Some years ago, an article started showing up in news feeds from a seemingly skeptical investigative reporter who claimed to have tested the efficacy of an acai berry–based colon cleanse. Posted on a website called onlinenews6, the reporter’s article claimed she lost 25 pounds in only four weeks.
But the website was not owned by a legitimate news organization, and the reporter didn’t exist. Instead, it was part of a deceptive promotion by a company that was selling the acai cleanses and hoping to profit off of consumers’ trust in objective news.
Long before US president Donald Trump brought the phrase fake news into the mainstream, the Federal Trade Commission used it to justify shuttering 150 websites from 10 companies that made “false and unsupported claims” and deceptively represented their websites as objective news. Chicago Booth’s Anita Rao finds that not only do these types of fake news websites change readers’ beliefs about the products they deceptively promote, but they can separate consumers from their money.
While “native advertising” can often mimic legitimate news and is considered legal so long as it is properly identified, the FTC determined that these 10 companies’ pitches—selling mainly weight-loss supplements, colon cleanses, and natural diet supplements—conveyed “to consumers expressly or by implication that they’re independent, impartial, or from a source other than the sponsoring advertiser―in other words, that they’re something other than ads.”
Rao, who has previously analyzed false claims about products, examined 2010–11 data―before and after the FTC action―from Comscore, a media measurement and analytics company. Comscore tracks, at the domain level, browsing and buying behavior of 100,000 internet users across the United States, and its data set is based on a random sample drawn from a cross section of more than 2 million global internet users. Rao analyzed referral domains to see whether potential customers still went to a product page after the FTC shut down fake news sites. She finds that after the sites were closed, visits to their related product sites such as acaireduce.com dropped between 6 percent and 15 percent.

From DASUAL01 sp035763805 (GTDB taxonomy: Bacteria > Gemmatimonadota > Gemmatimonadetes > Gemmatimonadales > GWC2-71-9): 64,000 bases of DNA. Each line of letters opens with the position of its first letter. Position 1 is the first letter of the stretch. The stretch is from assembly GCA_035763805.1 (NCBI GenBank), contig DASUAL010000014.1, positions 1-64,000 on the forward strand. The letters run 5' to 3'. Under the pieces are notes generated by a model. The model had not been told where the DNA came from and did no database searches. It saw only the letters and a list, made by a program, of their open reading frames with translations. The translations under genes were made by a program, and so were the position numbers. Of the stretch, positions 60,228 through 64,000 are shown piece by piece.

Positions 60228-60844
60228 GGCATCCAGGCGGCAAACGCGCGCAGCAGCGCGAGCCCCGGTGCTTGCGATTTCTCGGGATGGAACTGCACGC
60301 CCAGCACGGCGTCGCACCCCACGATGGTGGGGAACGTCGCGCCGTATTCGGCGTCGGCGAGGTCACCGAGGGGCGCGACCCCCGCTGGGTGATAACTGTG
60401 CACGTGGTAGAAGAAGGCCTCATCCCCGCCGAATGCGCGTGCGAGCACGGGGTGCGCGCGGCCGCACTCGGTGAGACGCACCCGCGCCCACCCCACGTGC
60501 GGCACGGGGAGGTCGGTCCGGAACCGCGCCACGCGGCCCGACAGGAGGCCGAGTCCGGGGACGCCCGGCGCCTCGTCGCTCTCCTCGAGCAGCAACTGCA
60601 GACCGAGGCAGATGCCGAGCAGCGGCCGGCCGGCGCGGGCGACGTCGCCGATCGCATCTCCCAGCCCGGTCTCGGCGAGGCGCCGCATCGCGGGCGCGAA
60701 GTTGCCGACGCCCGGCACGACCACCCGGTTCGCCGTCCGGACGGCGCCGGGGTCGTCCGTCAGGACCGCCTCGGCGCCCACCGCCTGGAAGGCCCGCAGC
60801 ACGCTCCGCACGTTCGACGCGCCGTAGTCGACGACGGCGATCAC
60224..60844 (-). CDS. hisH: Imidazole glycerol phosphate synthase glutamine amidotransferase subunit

She then separated these visits into three groups: those that arrived organically through searches or by entering URLs, those that came from fake news ad sites, and those that came from online ads. Although visits from fake news ad sites dropped (mechanistically, since those sites had been shuttered), and organic visits also dropped, there was an uptick in people coming in through regular online ads, implying that certain people were already in the market for such products and would find such questionable product pages no matter what.
Additionally, websites that contained words such as acai, diet, and cleanse, which were related to the types of products sold in the study, also experienced increased traffic, suggesting that consumers came to them looking for those types of products. To the extent these sites are legitimate, the FTC shutdown had a beneficial effect on consumers. Moreover, overall transactions on regular domains such as Amazon increased, perhaps because fake news had diverted time and money from legitimate sources and products.
Could fake news be used to trick people into purchasing scam treatments for COVID-19? Rao says that while her research doesn’t have data on this specifically, “people, when more susceptible, are willing to hold onto anything that might seem to be a cure.”